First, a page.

Pinder's Cottages, 2 & 3 bedroom, $650 to
$700 weekly. A summer special or $350 per
week per person includes 0 one day fishing &
diving 0 One day snorkeling & island hopping
* boat & guide 0 all equipment included 0 6
to 30 people ,
Great Guana Cay waterfront houses built in
under 3 mo starting at $165,000 includes lot,
about 1000 Sq ft house with 2 bedroom, 2
bath, deck, porch & 12,000 gal cistern,
Call Edmund or Cher6 Pinder at 365-5046 or
CHERE B on VHF Ch 16
Guana Cay 5% Acre waterfront ridge top with
47' elevation on bluff on sound. Stunning
views, public road, electricity available, town
1 mile. $375,000 all or part, Brochure, Brian
954-942-4177, Fax 954-942-7230 or Edmund
Pinder in Guana Cay 242-365-5046
Hope Town 2 bed 2 bath 2 story home with
12,000 gallon water tank, dockage rights,
hilltop view of ocean and harbour. Near HT
Harbour Lodge. Contact David in Freeport
242-351-4731 (352-5594 after 8 p.m.) or Fax
351-4736
Leisure Lee 11,726 Sq. Ft. Cleared Lot w/80
ft seawall & 40 ft dock, water & elec. avail.
$50,000 Call Reg Sands 367-2741
:~ 'TlL


Man-O-War beautiful property "Sea-to-Sea"
with ocean view/frontage and harbor frontage,
with boat dock, approx. 2 acres @ $575,000
Phone Haziel Albury 242-365-6178, Fax 242-
365-6159
Man-O-War Large quiet wooded lots with
private path to fine beach; all with
underground elect. Some with private path to
harbour and dock location. Harcourt
Thompson, M-O-W Cay (242) 365-6060
Man-O-War Sea to sea large beach front lot
Call 242-365-6181


Land & Sea
Brokerage


-4--

Commercial & Residential
Homes 0 Apts. Rentals Acreage
P.O. Box AB 20179
Marsh Harbour, Abaco
Office phone & Fax 242-367-3276
Evenings 242-367-2789

SEA GRAPE REALTY
ELBOW CAY Parcel on bayside near Fry's
Mangrove, 71' x 280' Semi protected cove,
elec. power, $98,000
LITTLE HARBOUR Two storey house with
great harbour view, private dockspace. Fully
equipped solar system. On half acre parceTfwith
ocean view as well. $275,000
LUBBERS QUARTERS Lot in A.O.C.
subdivision, 160 ft. from eastern beach, along
developed strip Priced to move at $17,500
Call Victor at 242-367-2749
or Fax at 242-367-2748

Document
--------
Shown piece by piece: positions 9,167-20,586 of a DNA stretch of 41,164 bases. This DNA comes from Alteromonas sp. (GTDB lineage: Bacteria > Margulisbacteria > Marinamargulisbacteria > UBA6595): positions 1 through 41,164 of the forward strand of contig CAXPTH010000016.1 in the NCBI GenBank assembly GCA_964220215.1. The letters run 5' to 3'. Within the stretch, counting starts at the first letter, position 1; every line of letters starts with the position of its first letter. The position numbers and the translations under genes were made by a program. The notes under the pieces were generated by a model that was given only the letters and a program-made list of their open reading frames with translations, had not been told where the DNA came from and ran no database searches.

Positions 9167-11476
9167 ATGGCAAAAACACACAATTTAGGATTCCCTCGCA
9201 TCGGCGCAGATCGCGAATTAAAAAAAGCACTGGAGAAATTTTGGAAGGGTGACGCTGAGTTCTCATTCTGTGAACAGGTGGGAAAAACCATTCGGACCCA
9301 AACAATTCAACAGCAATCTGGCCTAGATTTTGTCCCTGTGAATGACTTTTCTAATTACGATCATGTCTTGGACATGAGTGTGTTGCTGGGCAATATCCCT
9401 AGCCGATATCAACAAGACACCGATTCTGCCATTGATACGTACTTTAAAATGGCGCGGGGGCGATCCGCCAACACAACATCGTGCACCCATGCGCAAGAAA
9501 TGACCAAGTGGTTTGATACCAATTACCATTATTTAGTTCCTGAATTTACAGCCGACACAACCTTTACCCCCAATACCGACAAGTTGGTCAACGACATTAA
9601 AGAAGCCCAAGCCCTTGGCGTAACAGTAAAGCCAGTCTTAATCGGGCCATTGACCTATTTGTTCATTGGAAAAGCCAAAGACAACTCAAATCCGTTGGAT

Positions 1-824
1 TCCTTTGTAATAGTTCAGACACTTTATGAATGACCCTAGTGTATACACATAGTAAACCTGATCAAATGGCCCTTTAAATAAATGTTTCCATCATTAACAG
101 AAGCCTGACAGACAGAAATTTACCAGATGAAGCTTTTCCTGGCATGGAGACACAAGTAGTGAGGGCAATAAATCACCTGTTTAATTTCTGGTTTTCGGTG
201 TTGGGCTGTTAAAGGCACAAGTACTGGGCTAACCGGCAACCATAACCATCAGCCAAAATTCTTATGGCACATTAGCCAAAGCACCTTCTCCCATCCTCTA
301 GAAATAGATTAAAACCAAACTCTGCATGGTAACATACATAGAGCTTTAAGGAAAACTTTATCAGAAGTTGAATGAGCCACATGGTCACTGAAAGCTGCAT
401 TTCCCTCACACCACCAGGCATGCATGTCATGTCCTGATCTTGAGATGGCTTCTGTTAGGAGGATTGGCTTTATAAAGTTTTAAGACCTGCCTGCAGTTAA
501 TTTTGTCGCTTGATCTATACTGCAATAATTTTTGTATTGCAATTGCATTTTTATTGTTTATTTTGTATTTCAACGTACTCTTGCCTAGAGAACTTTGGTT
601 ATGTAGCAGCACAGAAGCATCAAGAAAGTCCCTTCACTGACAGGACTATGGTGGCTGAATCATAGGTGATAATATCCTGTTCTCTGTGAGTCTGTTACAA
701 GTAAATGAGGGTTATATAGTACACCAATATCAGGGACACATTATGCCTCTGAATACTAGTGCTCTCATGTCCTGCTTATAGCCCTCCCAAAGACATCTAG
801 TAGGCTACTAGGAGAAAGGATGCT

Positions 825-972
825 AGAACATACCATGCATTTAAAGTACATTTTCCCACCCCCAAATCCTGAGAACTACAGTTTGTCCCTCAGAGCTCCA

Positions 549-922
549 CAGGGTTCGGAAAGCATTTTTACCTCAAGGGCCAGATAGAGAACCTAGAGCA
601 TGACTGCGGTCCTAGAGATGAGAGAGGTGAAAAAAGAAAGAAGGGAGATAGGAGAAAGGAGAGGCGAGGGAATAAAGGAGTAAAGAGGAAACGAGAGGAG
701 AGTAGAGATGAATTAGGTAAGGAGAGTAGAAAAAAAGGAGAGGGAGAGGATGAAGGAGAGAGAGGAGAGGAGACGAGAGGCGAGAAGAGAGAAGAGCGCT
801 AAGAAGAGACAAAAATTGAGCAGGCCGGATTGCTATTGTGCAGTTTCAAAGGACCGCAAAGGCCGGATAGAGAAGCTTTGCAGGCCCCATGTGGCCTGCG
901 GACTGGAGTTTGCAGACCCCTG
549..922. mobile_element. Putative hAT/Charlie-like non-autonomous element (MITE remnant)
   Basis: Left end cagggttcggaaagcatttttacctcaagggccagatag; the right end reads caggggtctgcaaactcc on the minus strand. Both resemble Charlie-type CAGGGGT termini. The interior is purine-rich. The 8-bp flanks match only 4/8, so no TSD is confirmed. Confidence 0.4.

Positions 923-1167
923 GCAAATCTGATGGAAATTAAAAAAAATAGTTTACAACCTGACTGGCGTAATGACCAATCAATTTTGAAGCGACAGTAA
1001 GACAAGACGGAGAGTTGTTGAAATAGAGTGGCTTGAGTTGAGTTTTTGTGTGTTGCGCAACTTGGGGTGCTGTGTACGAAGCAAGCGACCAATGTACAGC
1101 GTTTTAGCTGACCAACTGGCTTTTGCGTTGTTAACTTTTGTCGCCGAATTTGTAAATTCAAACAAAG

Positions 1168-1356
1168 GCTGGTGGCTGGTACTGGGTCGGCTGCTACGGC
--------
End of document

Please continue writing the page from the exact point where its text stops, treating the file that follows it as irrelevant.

MAN-O-WAR REAL ESTATE
Haziel L Albury, J.P., Man-O-War's most
experienced real estate broker, Lots from
$45,000, Vacation homes from $175,000. Call
242-365-6178 or 365-6090, Fax 365-6159
Man-O-War WANTED Land or modest
house. Jim Greig, P.O.Box 1600, Bernalillo,
NM 87004 USA or call 505-867-6629
Man-O-War Beautifully furnished oceanfront
3Br home on 3/4 acre, 2 Br. Guest house
w/ocean view, utility bldg. & garage, standby
gen., sat. dish, golf cart, 50,000 gal cistern, ++,
ready to live in, Call Nancy 365-6329
Marsh Harbour 2 b/2b 2300 sq ft on 30,000
sq ft lot (Keys Track Grant K-145). Fully
furnished, central AC, C-band & DSS, Kristi
Wong 367-2166 days.
Marsh Harbour Two vacant lots in Great
Abaco Club gated community with seawall,
facing the Hope Town lighthouse. Dedicated
harbour side dock. $170,000 each or $320,000
both. Real Estate Exchange in Freeport 242-
351-4731, Fax 351-4736, Ask for David
Marsh Harbour Pelican Shore 3 bedroom, 2
bath. Buy or rent. Call 367-2661 after 6 p.m.
Marsh Harbour Govt Subdivision, 3 bed 2
bath, 2143 sq. ft., 3,000 gal. cistern, garage,
satellite. Call Kevin 367-3033 at work or 367-
2333 after 5.
Scotland Cay Blue Crab Cottage, beautiful
ocean and bay view on 1.5 lots, 2 bedrooms
plus loft, large cistern, satellite, new furniture
appliances & more. $265,000 Call Hills at 242-
357-6617 or 512-261-6029
Scotland Cay Bay front lot over V2 acre
landscaped and cleared for a home. $165,000.
Call 242-357-6617 or 512-261-6029
Treasure Cay 2350 sq. ft. house on 90' x 177'
lot w/80' dock on canal. Call 365-8028 or Fax
365-8508


I.'


Abaco
Real Estate
-- Agency Ltd.

Helping people find their dream
spot since 1978. Beachfront,
Hilltop, Acreage, Residential,
Commercial, & Investment
Properties. We also have rental
properties available.
LOCATED ON STRATTON DRIVE
IN CENTRAL MARSH HARBOUR
P.O. Box AB20404
ABACO, BAHAMAS
\242-367-2719 FAX 367-2359

Wml Exchange lots in FL (6), NC (1), MO
(35), & CO (6 A) plus cash for cottage, small
island or land. Stanley 561-287-9294




Casuarina Point on the beach 19 miles S. of
Marsh H. 2bd/2bth, furnished, Air cond. & Sat.
TV, linens & kitchenware, Bonefishing
available, 242-367-4022 daytime
Cooper's Town
Weekly Apartment Rental
Bonefish Guides Available
S 2 Bedroom
Full Kitchen
Air Conditioned
Satellite TV
Jedco Inn & Apartments Ltd.
Call 242-367-4008 evenings
or 367-4100 daytime
Hope Town Turtle Hill ocean view 4 cottages,
2 bed 2 bath, all with kitchens, air conditioned,
pool, private access to beach, includes golf
cart, Call 242-366-0557
Marsh Harbour, Hill Top Apartment for rent,
pink building, 2 bed 1 V/ bath, central a/c,
satellite, $900. Call 365-6072 or 366-0347
Marsh Harbour Spacious waterfront
apartment 1 bedroom, sleeps 4, fully furnished,
A/C, deep water dock, Weekly or Daily. Call
367-3079
Matt Lowe's Cay, Rent the only house on 50
acre private island, sleeps 12, lots of porches
and decks, beaches, fruit trees, 10 minutes
from Marsh Harbour in protected Abaco
Sound, 24 ft boat optional, Call 242-367-2677
or FAX 367-3677